There are a number of ritual mitzvot - lulav, shema, megillah, chanukah candles, prayer, bedikat chametz - regarding which you may not be allowed to eat in the morning/evening before performing the mitzvah. This is meant to encourage you to do the mitzvot ASAP and not delay. But for the mitzvah of shofar in particular, this prohibition on eating may not exist, or else may be weaker than for other mitzvot. Why?
I would like to add an explanation to the ones in the above-linked article. For most normal mitzvot, the mitzvah is to do a particular action. For example, once you have finished "taking" the lulav and "talking of" the shema, you have "gotten these mitzvot over with" and there is no more obligation. To discourage unnecessarily delays in "getting them over with", you are not supposed to eat beforehand. (The phrase "get them over with" makes it sound like mitzvot are an annoying burden, which they shouldn't be, but it accurately conveys the attitude of "when it's done, it's done".)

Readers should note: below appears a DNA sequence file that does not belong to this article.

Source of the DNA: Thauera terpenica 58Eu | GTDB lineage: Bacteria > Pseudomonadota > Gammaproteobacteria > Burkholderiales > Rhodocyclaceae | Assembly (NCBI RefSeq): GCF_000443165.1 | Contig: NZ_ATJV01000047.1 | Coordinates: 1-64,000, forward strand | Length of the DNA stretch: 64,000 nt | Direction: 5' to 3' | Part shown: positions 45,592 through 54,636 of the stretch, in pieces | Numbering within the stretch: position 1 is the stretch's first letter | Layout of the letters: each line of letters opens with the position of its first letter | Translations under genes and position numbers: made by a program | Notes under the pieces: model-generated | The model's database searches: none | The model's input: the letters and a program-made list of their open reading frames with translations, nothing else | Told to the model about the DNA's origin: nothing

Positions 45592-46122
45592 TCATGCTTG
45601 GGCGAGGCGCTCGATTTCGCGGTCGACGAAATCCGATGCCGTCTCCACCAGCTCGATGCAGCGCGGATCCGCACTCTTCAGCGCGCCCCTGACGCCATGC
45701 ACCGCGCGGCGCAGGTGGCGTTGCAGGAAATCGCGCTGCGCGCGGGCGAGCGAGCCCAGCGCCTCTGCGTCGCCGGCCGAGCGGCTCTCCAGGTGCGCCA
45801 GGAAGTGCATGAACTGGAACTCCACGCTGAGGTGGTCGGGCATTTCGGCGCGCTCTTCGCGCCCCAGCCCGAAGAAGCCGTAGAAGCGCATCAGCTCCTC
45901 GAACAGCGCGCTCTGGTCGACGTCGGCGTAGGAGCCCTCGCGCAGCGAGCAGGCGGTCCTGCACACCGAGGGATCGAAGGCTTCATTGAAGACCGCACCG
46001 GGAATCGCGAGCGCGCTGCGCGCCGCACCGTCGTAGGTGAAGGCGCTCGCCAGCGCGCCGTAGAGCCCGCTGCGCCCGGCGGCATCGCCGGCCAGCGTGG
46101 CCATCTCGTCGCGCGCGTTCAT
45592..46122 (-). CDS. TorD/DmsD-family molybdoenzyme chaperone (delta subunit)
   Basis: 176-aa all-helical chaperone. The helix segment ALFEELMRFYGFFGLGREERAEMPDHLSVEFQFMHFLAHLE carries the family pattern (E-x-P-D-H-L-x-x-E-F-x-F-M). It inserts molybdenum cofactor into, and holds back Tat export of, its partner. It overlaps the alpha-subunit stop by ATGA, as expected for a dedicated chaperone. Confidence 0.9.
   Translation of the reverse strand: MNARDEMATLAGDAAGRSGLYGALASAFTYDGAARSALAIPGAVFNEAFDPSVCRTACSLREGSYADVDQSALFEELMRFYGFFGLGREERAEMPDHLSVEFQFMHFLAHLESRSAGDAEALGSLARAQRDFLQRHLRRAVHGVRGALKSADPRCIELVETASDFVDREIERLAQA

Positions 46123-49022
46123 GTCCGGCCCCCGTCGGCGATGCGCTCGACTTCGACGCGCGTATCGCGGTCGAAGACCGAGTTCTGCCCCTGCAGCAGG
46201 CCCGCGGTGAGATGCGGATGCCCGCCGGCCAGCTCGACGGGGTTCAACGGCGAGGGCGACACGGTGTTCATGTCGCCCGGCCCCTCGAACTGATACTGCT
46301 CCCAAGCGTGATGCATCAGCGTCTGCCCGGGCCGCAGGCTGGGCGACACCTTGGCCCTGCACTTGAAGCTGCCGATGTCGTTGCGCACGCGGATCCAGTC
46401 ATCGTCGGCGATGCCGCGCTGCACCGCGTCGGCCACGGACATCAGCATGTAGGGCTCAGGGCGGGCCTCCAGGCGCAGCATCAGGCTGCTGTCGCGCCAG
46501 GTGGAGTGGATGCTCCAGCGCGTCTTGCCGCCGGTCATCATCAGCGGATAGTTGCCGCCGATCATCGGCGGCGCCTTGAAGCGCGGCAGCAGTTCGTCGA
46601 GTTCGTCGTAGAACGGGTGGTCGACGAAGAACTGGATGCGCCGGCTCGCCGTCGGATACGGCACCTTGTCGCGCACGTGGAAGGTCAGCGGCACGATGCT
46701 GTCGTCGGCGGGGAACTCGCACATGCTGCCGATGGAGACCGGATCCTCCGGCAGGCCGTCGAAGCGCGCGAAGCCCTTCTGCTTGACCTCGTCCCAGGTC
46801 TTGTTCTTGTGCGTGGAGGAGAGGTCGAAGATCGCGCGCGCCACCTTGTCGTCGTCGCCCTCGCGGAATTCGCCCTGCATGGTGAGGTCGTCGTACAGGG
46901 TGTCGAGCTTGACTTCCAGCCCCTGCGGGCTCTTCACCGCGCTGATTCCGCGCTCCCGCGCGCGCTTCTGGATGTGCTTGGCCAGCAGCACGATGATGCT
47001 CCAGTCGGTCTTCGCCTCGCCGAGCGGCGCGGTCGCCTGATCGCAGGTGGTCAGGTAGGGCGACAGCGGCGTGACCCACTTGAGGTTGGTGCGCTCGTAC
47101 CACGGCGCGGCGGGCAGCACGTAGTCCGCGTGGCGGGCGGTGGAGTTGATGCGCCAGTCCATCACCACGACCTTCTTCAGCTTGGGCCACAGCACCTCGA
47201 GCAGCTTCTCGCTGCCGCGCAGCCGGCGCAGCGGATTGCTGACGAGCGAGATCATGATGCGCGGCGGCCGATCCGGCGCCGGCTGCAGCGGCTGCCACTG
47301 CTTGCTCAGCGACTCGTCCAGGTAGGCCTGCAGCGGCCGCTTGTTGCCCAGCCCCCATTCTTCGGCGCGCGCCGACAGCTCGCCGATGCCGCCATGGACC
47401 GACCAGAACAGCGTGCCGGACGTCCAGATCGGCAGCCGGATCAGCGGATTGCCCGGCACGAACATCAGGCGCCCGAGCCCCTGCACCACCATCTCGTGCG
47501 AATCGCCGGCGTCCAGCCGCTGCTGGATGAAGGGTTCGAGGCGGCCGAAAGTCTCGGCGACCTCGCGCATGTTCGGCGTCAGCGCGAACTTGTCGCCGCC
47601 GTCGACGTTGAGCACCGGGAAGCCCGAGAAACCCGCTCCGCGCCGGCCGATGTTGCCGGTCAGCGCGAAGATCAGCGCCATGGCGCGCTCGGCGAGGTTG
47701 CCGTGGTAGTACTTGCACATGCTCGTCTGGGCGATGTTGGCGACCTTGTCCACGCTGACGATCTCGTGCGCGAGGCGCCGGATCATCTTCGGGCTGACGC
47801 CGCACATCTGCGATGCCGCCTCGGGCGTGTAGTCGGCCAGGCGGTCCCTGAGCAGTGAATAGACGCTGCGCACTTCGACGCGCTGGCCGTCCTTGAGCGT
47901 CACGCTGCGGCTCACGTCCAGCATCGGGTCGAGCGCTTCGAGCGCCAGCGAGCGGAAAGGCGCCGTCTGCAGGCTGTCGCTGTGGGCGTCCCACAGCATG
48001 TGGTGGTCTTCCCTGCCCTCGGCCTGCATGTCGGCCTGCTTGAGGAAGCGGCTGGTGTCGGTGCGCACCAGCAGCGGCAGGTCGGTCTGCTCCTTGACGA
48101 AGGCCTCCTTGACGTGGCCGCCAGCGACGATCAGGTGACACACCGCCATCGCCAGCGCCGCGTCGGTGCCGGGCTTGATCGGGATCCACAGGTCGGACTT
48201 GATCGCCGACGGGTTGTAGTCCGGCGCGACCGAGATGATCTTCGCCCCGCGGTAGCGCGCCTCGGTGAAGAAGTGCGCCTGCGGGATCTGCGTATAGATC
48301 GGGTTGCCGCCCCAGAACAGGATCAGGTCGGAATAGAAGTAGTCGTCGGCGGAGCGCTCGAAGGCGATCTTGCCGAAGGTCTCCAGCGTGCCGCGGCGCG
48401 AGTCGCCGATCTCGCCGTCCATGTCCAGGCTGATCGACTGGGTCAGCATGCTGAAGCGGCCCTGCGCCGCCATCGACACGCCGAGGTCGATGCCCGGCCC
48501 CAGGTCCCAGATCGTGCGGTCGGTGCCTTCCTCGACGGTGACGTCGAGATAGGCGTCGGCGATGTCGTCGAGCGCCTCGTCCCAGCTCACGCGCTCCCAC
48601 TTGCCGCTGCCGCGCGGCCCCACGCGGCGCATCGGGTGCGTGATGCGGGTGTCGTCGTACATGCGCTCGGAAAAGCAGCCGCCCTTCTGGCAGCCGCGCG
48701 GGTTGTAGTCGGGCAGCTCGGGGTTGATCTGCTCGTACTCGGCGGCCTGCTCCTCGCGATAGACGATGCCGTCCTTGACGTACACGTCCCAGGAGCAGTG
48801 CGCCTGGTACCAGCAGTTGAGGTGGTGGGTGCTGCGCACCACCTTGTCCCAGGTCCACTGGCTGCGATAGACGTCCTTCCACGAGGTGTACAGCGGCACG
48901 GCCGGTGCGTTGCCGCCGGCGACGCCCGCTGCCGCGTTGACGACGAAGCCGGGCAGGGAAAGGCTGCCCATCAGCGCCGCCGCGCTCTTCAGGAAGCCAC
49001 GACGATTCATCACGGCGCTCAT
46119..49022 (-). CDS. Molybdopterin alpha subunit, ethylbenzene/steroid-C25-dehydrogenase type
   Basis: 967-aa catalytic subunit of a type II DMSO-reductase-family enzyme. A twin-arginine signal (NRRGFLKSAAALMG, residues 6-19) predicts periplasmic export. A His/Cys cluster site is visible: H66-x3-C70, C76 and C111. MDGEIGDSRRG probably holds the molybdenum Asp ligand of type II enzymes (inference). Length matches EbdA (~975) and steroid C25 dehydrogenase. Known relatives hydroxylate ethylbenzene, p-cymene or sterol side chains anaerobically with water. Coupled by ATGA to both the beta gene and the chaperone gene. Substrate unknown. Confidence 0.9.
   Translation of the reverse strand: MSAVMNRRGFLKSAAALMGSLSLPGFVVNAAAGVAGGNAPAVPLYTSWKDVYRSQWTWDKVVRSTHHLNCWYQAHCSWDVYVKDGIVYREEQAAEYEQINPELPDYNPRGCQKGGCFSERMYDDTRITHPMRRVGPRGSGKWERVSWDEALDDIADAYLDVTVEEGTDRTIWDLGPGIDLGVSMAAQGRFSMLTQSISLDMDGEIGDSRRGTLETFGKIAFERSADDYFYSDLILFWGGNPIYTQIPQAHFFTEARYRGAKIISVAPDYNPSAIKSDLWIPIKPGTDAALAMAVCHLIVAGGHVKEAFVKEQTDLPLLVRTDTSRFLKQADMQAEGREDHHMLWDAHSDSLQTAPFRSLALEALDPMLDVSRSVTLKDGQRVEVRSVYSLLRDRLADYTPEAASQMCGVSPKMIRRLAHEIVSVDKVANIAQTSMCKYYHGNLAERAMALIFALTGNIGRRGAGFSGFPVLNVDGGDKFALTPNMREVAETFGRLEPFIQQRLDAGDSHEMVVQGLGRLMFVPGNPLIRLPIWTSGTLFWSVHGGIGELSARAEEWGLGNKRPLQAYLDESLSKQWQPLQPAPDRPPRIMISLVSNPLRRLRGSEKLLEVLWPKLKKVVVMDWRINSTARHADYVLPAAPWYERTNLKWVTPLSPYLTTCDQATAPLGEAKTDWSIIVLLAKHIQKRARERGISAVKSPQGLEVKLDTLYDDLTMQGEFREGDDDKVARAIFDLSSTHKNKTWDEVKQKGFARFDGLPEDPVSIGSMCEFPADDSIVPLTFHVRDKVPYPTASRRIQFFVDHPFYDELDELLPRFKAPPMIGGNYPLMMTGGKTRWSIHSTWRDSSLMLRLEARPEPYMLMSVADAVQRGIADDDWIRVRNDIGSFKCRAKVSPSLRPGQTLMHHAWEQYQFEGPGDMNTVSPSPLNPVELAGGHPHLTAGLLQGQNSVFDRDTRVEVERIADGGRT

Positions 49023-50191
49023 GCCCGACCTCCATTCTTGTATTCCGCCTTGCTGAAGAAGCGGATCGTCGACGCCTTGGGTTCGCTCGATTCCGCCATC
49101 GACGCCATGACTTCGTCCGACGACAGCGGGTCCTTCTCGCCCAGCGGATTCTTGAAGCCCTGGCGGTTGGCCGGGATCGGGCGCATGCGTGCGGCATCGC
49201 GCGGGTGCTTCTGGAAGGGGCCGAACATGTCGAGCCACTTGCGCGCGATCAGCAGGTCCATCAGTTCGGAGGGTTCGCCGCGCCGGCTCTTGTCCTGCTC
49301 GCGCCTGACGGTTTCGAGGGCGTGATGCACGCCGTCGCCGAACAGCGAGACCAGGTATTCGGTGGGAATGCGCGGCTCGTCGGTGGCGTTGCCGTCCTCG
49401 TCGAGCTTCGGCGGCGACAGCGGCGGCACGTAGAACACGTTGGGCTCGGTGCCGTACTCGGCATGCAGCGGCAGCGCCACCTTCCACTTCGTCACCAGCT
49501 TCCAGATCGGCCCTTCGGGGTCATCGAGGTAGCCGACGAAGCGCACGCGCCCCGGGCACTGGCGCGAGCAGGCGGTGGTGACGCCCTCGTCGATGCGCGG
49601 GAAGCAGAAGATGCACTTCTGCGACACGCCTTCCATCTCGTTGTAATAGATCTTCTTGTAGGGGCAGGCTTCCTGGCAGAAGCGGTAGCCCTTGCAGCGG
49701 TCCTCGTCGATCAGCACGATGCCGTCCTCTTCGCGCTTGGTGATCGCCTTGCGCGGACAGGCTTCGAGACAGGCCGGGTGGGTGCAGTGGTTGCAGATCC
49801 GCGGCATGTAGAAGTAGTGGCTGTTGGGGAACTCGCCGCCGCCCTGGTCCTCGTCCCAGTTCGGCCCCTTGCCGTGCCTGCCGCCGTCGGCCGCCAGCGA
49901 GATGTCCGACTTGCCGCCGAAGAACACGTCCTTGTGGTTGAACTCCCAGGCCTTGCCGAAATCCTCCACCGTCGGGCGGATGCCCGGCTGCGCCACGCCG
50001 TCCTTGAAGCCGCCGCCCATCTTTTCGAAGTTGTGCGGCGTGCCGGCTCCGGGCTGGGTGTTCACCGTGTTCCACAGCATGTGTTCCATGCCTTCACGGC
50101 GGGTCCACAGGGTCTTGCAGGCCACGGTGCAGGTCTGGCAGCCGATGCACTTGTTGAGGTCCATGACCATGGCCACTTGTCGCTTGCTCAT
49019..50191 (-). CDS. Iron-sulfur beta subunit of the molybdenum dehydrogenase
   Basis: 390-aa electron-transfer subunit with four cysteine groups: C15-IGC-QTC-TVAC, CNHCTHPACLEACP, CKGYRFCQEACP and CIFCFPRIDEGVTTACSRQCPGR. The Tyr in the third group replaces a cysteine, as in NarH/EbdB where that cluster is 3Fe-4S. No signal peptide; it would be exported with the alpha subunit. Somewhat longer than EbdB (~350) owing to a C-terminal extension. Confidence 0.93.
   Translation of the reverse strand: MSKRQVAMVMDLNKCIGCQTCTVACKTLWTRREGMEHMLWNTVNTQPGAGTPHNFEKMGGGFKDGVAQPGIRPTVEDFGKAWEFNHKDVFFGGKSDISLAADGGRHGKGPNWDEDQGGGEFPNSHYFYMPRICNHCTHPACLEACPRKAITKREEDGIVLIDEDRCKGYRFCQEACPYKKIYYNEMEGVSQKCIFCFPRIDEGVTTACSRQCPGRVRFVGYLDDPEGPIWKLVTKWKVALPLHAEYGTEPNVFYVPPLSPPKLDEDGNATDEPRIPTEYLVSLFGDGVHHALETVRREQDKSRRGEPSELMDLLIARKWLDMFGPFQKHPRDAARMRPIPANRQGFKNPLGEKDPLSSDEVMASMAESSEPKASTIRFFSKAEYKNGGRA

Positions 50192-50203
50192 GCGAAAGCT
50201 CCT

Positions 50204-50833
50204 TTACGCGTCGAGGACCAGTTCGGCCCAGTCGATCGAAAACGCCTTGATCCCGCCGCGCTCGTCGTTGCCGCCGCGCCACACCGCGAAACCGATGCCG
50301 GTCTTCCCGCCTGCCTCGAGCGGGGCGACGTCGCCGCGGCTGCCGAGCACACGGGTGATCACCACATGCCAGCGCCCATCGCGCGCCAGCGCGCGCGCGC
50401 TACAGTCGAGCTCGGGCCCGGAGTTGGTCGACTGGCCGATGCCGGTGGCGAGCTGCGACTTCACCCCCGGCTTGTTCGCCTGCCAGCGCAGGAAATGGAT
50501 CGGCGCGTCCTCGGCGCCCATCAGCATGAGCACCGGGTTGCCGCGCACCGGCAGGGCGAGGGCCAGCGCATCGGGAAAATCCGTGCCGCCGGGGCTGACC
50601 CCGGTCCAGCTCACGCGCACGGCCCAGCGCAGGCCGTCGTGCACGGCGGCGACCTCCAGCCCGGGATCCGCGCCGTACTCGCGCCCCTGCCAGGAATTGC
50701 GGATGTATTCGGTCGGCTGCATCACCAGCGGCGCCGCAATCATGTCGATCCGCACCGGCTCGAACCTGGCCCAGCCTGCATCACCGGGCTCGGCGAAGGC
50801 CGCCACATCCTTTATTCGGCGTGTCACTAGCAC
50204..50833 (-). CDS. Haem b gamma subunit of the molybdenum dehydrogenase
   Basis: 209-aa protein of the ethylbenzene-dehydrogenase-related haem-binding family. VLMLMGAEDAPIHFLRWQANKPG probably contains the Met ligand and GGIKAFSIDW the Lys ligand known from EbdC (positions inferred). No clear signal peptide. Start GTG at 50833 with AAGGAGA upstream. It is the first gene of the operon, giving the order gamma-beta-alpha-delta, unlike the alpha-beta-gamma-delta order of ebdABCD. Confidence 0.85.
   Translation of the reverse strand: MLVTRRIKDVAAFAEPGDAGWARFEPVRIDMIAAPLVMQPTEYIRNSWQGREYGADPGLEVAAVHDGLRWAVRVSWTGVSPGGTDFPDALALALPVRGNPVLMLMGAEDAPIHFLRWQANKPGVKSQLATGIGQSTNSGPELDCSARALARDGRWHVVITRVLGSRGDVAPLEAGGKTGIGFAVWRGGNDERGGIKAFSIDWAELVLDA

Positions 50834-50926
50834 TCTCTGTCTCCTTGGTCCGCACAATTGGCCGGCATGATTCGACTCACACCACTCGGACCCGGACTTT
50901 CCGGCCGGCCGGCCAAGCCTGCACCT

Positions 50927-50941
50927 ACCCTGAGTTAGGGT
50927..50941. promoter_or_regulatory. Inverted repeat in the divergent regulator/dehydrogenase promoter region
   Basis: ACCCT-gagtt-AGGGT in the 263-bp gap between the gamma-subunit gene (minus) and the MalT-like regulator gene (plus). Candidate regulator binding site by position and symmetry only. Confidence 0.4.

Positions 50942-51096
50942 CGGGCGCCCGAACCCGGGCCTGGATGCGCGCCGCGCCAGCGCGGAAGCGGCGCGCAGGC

Shofar is different. The Torah does not say "you shall blow the shofar", but rather "you shall have a day of shofar-blowing". The mitzvah of shofar is not to perform a particular action, but to create a certain mood for the entire day. No matter when you blow the shofar, the exact same day becomes imbued with the essence of shofar. In a sense, blowing the shofar is not the mitzvah but just a means to the mitzvah. Therefore, it is less crucial that it be done at the first possible opportunity.
There is another possible approach which follows from the same basic ideas. Rosh Hashanah is a "day of shofar-blowing", but it is also a day characterized by other things, such as eating a yom-tov meal. There is no reason to privilege one aspect of the day over another, so you are allowed to eat first as well as blow the shofar first.